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Dangling earrings in Sterling Silver from Rajasthan - Northern India.
A downward-pointing Shiva Moon is juxtaposed on a disc adorned with Vishny footprints. "Vishnupadaka". Footprints of the Hindu gods and the Buddha have been represented in many ways for hundreds of years. However, the Hindu believe that the footprints of Vishnu are the most sacred. Here, the prints are engraved in a silver amulet. A sacred and powerful charm, it confers protection against any form of calamity to its wearer.
Shiva Moon is commonly shown at the top of his head as an ornamental guide. It evokes the perfect control of the mind as well as the increasing and decreasing phenomenon of the moon as a time cycle. According to Hindu mythology, King Daksha had twenty-seven stars as daughters. The stars were married to the moon (Chandra). As Chandra was particularly attracted to the star Rohinī, his other wives were deeply jealous. They came to complain to the king who, furious, cast a spell on his son-in-law Chandra, affecting his brilliance and his luminosity. Day after day, its light dimmed. Chandra begged for help from Lord Shiva who took him under his protection by placing him on the top of his head, in his hair. Without completely eliminating his curse, he eased its effects so that the Moon could grow for fifteen days and then decrease for the next fifteen days.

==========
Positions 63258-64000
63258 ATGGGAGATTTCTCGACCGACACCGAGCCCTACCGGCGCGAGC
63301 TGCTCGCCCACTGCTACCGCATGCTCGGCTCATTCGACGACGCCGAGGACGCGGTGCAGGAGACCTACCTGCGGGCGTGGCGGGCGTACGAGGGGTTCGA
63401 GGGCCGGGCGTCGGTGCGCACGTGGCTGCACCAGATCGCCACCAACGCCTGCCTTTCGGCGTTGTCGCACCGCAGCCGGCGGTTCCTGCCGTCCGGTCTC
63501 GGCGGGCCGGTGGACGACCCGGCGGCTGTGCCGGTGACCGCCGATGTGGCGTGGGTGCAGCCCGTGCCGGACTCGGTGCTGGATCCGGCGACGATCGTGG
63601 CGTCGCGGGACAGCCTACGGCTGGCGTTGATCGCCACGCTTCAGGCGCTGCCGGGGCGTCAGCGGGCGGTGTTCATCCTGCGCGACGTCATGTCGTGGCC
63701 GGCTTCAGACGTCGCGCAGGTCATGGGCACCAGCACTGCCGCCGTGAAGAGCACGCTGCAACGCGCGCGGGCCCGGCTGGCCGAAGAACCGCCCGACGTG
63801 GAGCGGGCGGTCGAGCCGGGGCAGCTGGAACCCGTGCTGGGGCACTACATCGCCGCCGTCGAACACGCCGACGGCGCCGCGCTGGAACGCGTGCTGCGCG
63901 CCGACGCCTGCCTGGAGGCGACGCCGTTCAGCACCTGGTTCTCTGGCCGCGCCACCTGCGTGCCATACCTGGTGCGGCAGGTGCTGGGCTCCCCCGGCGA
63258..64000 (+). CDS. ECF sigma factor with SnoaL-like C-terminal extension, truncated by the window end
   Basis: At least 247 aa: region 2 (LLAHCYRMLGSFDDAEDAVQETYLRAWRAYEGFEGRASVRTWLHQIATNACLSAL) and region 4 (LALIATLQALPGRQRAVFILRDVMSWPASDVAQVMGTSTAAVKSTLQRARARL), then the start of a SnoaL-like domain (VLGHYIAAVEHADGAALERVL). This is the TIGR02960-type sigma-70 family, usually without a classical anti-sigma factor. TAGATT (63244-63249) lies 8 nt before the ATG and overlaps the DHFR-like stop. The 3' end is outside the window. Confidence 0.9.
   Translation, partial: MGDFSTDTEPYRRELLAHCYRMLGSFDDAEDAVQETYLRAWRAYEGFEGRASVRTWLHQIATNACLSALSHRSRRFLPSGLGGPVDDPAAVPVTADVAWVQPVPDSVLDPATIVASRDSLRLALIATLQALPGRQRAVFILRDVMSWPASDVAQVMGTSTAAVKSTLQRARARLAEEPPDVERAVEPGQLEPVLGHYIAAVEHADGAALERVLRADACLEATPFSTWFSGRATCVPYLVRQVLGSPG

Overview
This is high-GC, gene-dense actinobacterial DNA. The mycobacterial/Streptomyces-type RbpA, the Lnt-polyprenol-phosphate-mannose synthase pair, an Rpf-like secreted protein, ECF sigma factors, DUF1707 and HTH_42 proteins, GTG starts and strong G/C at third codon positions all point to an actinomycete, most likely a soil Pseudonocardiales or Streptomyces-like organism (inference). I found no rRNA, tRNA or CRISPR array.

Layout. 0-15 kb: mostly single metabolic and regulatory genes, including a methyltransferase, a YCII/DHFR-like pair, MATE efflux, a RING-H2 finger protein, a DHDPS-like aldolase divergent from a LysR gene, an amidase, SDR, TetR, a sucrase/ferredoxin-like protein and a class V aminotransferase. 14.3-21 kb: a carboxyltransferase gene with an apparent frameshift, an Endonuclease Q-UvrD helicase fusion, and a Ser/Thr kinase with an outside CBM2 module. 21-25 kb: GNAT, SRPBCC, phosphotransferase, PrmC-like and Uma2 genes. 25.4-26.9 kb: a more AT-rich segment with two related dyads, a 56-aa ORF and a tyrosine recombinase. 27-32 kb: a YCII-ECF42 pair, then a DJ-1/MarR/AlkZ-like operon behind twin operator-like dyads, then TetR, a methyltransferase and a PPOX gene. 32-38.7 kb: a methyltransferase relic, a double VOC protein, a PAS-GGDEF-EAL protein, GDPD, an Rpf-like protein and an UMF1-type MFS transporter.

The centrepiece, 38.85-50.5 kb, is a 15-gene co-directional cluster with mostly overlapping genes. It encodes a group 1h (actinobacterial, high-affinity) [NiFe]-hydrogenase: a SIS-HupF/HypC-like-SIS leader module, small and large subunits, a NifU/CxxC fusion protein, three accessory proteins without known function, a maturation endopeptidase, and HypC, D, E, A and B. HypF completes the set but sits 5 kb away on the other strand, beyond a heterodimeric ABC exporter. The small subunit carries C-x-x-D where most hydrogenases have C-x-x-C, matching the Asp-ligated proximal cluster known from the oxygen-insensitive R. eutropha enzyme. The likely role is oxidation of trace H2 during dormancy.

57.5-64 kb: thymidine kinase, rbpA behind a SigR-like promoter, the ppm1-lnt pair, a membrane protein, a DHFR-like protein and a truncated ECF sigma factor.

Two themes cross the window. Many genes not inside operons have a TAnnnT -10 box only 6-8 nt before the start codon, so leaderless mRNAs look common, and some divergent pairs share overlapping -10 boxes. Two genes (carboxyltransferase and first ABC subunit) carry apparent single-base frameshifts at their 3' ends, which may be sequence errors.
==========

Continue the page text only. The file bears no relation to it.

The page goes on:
In ancient and modern Indian cosmology, wearing precious or massive jewelry is a way of wearing wealth onto the body. The jewel, which shapes identity, is invested in the power of the gods and goddesses.
The importance given to adornment among the Indian people dates back to 5000 years. Archaeologists have discovered that Indians have been creating jewelry since prehistoric times. The ornaments harmonize beliefs, they evoke a certain form of power, a feeling of social, religious or regional belonging, wealth or simply to beautify the wearer
Size: 3 cm x 5 cm
Weight: 11,4 g
-¦- Unique piece -¦- Rare -¦-
20% of the profits from the Ancient Past collection will be donated to Santra and women in need from her village (Pushkar Desert, Rajasthan, India)